CEOs of major US airlines warn 5G could ground some planes and wreak havoc

A Southwest Airlines plane approaches for landing at San Diego International Airport as US telecommunications companies, airlines and the FAA continue to discuss the potential impact of 5G wireless services on aircraft electronics planes in San Diego, California, U.S., January 6, 2022. REUTERS/Mike Blake

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WASHINGTON, Jan 17 (Reuters) – Chief executives of major U.S. passenger and cargo carriers warned on Monday of a “catastrophic” airline crisis looming in less than 36 hours, as AT&T (TN) and Verizon (VZ .N) are expected to roll out a new 5G service.

Airlines have warned that new 5G C-band service set to begin on Wednesday could render significant numbers of wide-body jets inoperable, “could potentially strand tens of thousands of Americans abroad” and cause “chaos ” for US flights.

“Unless our major hubs are cleared to fly, the vast majority of travelers and shippers will be essentially grounded,” wrote the chief executives of American Airlines (AAL.O), Delta Air Lines (DAL.N ), United Airlines, Southwest Airlines (LUV.N) and others in a letter first reported by Reuters.

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The Federal Aviation Administration (FAA) has warned that potential interference could affect sensitive aircraft instruments such as altimeters and significantly hamper low-visibility operations.

“This means that on a day like yesterday, more than 1,100 flights and 100,000 passengers would be subject to cancellations, diversions or delays,” said the letter warned.

On Monday evening, airlines were considering starting to cancel some international flights that were due to arrive in the United States on Wednesday.

“With the proposed restrictions at some airports, the transportation industry is preparing for some service disruption. We are optimistic that we will be able to work with all sectors and with government to finalize solutions that safely mitigate as many impacts on schedules as possible,” the aircraft manufacturer Boeing (BA.N) said on Monday.

Urgent action is needed, the airlines added in the letter also signed by UPS Airlines (UPS.N), Alaska Air (ALK.N), Atlas Air (AAWW.O), JetBlue Airways and FedEx Express (FDX. NOT). “To be frank, the nation’s trade is going to stop.”

The letter was addressed to White House National Economic Council Director Brian Deese, Transportation Secretary Pete Buttigieg, FAA Administrator Steve Dickson, and Federal Communications Commission (FCC) Chairman. , Jessica Rosenworcel.

Airlines for America, the group that organized the letter, declined to comment. Government agencies did not immediately comment.


AT&T and Verizon, which won nearly all of the C-band spectrum in an $80 billion auction last year, agreed on January 3 to create buffer zones around 50 airports to reduce the risk of interference and take other steps to reduce potential interference for six months. They also agreed to delay the deployment by two weeks until Wednesday, temporarily averting an air safety standoff, after previously delaying the service by 30 days.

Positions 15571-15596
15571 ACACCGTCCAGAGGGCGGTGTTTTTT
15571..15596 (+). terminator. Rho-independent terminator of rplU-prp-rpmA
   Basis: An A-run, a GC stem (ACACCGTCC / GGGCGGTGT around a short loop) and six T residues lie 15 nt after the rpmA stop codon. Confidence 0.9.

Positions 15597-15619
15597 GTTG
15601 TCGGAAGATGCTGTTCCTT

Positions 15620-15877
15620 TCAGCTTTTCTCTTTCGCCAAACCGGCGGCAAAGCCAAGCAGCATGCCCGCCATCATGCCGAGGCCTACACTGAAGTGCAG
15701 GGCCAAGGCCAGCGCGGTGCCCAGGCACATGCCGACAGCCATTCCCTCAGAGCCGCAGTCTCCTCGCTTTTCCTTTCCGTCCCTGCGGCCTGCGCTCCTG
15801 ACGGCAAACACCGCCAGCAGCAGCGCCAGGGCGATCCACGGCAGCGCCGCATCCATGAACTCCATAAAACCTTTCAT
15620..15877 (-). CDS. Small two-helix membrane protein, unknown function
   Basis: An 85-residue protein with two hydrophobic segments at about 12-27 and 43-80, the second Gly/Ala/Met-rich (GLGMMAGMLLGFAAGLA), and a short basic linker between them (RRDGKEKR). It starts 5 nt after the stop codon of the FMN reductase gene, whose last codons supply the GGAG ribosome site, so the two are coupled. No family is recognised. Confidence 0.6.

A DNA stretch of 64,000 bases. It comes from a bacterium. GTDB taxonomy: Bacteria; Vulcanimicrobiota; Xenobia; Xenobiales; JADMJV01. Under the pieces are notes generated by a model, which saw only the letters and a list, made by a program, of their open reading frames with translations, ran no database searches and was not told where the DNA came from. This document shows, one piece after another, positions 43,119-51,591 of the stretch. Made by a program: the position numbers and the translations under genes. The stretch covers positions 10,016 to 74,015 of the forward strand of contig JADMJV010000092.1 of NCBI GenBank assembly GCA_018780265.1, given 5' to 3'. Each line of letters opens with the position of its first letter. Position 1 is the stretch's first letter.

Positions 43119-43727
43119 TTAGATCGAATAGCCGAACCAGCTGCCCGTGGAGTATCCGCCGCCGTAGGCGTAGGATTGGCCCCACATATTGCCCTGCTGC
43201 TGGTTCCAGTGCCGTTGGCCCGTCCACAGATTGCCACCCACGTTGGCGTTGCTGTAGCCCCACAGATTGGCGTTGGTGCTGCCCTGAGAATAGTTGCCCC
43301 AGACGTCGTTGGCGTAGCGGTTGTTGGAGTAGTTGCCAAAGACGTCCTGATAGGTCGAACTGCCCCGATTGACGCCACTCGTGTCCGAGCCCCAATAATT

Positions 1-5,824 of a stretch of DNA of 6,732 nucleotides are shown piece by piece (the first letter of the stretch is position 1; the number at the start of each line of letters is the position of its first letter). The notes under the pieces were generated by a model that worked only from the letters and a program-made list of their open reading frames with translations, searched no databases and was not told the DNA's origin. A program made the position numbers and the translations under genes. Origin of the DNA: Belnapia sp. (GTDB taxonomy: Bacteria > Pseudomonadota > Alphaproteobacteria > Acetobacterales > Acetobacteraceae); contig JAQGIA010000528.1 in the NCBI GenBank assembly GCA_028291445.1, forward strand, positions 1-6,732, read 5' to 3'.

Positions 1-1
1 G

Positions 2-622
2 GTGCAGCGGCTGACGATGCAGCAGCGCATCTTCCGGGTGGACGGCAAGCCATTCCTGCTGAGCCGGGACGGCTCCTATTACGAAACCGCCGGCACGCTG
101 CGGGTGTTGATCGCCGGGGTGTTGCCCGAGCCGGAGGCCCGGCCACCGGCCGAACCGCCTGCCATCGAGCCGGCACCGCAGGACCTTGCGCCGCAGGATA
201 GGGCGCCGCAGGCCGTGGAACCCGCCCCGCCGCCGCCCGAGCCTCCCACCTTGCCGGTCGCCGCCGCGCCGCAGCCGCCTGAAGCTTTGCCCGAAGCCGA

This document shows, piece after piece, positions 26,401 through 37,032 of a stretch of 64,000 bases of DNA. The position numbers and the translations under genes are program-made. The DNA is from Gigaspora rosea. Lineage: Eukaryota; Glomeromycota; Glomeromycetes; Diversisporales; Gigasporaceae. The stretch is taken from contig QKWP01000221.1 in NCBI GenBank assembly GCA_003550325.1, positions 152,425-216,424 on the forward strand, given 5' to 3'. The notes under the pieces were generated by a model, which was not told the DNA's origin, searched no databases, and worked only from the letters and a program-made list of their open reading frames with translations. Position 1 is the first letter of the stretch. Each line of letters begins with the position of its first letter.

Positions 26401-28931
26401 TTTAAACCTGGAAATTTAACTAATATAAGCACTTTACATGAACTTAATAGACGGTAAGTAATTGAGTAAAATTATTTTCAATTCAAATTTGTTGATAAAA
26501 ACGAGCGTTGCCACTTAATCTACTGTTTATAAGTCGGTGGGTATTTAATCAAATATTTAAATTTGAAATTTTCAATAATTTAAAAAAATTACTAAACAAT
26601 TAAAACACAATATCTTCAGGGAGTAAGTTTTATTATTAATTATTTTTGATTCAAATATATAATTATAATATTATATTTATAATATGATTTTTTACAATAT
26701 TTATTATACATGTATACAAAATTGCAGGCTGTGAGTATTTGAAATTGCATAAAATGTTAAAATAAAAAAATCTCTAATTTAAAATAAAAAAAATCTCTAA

Verizon and AT&T declined to comment on Monday.

Major airline CEOs and Boeing chief executive Dave Calhoun had a lengthy call with Buttigieg and Dickson on Sunday to warn of the looming crisis, officials told Reuters.

Airlines are calling for “5G to be implemented nationwide except within approximately 2 miles of airport runways” at certain key airports.

“Immediate response is required to avoid significant operational disruptions to air passengers, shippers, the supply chain and the delivery of needed medical supplies,” they said.

The airlines added that the flight restrictions will not be limited to operations in bad weather.

“Multiple modern safety systems on aircraft will be deemed inoperable, causing a much bigger problem than we knew… Aircraft manufacturers have informed us that there are huge swathes of the fleet in operation that may need to be grounded indefinitely.”

One area of ​​concern is whether some Boeing 777s will be unable to land at key U.S. airports after 5G service begins, as well as some Boeing cargo planes, airline officials told Reuters.

Airlines urged action to ensure ‘5G is deployed except when towers are too close to airport runways until the FAA can determine how this can be accomplished safely without catastrophic disruption’ .

The FAA said Sunday it has cleared about 45% of the U.S. commercial aircraft fleet for low-visibility landings at many airports where 5G C-band will be deployed and expects to issue more approvals before Wednesday. Airlines noted on Monday that the list did not include many major airports.

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Reporting by David Shepardson; Editing by Chizu Nomiyama and Bill Berkrot

Our standards: The Thomson Reuters Trust Principles.

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